UnderDepartment of Health — which apply to emergency medical technicians, but not firefighters, and were updated this fall — responders can administer one 2mg dose via a muscle shot or nasal spray, or opt for a new 4mg nasal spray. But they must wait several minutes to assess the patient’s response, to be sure they are not dealing with seizures or other complications, and get permission from a medical director to provide a second dose.
After minor amendments in the Senate, the proposed reform, led by Mazzeo and Assembly health committee chairman Herb Conaway (D-Burlington), a physician, would enable responders to use any naloxone brand and administer up to three shots or nasal spray doses without consulting outside professionals. The amended version would also give the DOH 45 days to update emergency medical services statewide.
Tommy Begres, a firefighter in Michigan and clinical director at Adapt Pharma, which makes Narcan, called the bill a “common sense” approach to solving what has become a widespread problem nationwide, now that nearly one-third of all opioids are laced with fentanyl. While research shows one in four overdose patients may need a second dose of the 2mg antidote, Begres said that has only happened with 6 percent of the patients who receive the 4mg version.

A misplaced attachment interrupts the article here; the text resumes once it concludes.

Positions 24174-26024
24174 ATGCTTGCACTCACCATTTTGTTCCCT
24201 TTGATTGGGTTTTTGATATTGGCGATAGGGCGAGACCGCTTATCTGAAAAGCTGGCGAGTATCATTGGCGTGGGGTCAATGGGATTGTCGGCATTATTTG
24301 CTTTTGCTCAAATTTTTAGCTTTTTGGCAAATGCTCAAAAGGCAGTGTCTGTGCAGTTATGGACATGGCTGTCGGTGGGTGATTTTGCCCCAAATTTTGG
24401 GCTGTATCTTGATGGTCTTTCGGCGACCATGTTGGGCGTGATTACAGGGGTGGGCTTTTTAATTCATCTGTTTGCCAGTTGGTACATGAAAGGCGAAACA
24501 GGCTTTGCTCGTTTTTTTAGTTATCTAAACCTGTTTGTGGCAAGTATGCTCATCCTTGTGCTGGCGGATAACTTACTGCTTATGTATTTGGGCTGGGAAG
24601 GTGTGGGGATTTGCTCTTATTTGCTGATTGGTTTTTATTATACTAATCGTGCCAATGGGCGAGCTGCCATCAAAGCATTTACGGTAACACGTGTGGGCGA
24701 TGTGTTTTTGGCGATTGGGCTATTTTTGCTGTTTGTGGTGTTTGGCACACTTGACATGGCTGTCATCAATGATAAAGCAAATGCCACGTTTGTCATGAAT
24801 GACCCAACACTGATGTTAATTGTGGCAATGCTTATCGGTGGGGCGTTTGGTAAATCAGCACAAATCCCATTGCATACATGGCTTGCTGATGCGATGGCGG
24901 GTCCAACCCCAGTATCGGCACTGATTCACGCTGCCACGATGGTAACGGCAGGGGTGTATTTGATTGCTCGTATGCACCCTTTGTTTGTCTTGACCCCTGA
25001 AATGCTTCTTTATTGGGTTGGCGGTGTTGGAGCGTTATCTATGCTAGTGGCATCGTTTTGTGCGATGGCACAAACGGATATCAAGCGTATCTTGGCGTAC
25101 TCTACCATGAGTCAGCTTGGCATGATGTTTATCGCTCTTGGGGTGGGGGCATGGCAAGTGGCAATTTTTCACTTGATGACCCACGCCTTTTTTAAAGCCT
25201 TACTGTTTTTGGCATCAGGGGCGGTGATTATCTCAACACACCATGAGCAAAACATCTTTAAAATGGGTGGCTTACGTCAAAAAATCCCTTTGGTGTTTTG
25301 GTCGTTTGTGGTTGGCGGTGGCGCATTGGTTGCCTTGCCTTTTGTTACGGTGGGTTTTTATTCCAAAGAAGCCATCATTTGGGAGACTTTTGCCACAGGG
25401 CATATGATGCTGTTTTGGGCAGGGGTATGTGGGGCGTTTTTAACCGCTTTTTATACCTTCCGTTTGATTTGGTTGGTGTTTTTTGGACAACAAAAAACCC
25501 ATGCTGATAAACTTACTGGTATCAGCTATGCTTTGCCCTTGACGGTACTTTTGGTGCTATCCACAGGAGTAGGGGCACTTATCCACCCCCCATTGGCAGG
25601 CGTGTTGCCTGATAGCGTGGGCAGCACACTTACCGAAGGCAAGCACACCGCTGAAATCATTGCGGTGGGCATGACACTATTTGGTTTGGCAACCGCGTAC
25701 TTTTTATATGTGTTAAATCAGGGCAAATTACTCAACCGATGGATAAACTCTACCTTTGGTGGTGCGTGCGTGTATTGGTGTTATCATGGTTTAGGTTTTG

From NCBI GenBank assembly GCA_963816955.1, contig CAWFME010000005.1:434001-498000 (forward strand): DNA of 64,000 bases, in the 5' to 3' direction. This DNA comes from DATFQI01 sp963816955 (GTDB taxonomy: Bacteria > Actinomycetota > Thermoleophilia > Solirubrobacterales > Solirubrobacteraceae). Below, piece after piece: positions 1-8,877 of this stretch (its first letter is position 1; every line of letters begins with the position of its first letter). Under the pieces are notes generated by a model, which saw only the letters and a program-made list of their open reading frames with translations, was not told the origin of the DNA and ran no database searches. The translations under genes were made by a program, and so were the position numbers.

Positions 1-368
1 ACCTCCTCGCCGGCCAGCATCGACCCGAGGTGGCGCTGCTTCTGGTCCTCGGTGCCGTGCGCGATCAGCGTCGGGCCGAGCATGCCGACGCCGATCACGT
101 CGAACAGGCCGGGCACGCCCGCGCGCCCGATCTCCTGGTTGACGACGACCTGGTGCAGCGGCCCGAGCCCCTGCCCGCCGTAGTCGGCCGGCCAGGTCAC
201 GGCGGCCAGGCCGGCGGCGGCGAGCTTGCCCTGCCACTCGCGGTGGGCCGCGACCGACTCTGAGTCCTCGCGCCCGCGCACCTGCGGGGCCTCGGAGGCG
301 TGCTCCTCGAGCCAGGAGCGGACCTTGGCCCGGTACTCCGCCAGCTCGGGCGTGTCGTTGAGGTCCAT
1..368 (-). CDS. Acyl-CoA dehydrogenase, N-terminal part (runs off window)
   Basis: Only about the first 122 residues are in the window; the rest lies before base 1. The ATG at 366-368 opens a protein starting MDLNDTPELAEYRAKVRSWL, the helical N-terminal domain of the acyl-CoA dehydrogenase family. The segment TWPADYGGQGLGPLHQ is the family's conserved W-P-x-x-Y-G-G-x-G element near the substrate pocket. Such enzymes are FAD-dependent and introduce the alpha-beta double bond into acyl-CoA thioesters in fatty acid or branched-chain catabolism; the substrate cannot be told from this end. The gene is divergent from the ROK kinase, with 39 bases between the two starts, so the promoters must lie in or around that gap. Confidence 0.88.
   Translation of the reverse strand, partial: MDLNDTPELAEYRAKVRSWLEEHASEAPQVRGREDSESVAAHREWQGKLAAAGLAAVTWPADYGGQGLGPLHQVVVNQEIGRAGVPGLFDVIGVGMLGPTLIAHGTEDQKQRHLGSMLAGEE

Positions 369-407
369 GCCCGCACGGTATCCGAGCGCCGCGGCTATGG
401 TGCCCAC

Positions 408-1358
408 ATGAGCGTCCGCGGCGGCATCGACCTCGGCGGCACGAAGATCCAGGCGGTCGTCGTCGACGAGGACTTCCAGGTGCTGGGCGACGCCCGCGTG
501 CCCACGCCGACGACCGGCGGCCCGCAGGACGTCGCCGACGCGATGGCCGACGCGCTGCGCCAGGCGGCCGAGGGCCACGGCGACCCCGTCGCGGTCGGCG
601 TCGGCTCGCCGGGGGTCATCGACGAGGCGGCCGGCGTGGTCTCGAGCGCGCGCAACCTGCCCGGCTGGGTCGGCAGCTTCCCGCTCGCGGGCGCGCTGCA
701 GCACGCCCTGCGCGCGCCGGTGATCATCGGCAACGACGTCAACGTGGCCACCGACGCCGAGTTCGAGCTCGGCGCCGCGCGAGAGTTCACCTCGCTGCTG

Sen. Colin Bell (D-Atlantic), a lead sponsor of the measurewith Sen. Steven Oroho (R-Sussex), said that even with state permission to use a full 4mg of naloxone, one dose is not always enough. “Fentanyl is so potent, it may require several doses of naloxone to bring someone out of a fentanyl overdose,” he said.
“First responders who encounter overdose victims should only need to worry about saving lives and not about potential liability,” Bell said, adding, “I am proud to sponsor this legislation in memory of Senator Whelan's tireless struggle for the most vulnerable and for those he has represented. Senator Whelan wanted to provide first responders with the necessary resources to save lives, and that is what this bill does."
Despite the lifesaving nature of these drugs, escalating prices have become a concern and Sen. Joe Vitale (D-Middlesex), the health committee chairman, drilled Begres on the cost of these products.
Berges said Adapt charges the public $125 for two doses of the 4mg spray when purchased at a drug store; insurance generally covers naloxone, often without any co-pay. Emergency responders and other public officials can get the same two-pack of 4mg spray for $37.50, he said. But Adapt’s competition, Evzio Pharmaceuticals, charges $4,700 for a pair of 2mg injections, he added.
Ensuring that responders are armed with naloxone is critically important, Sen. Fred Madden (D-Burlington), agreed, noting that some 140 people have died this year in his district because of overdoses. Naloxone alone isn’t treatment, he warned, but a chance to escape death. “We’re saving lives, but we’re not curing anything with this. In some cases, we’re just passing it on to the next episode,” he said.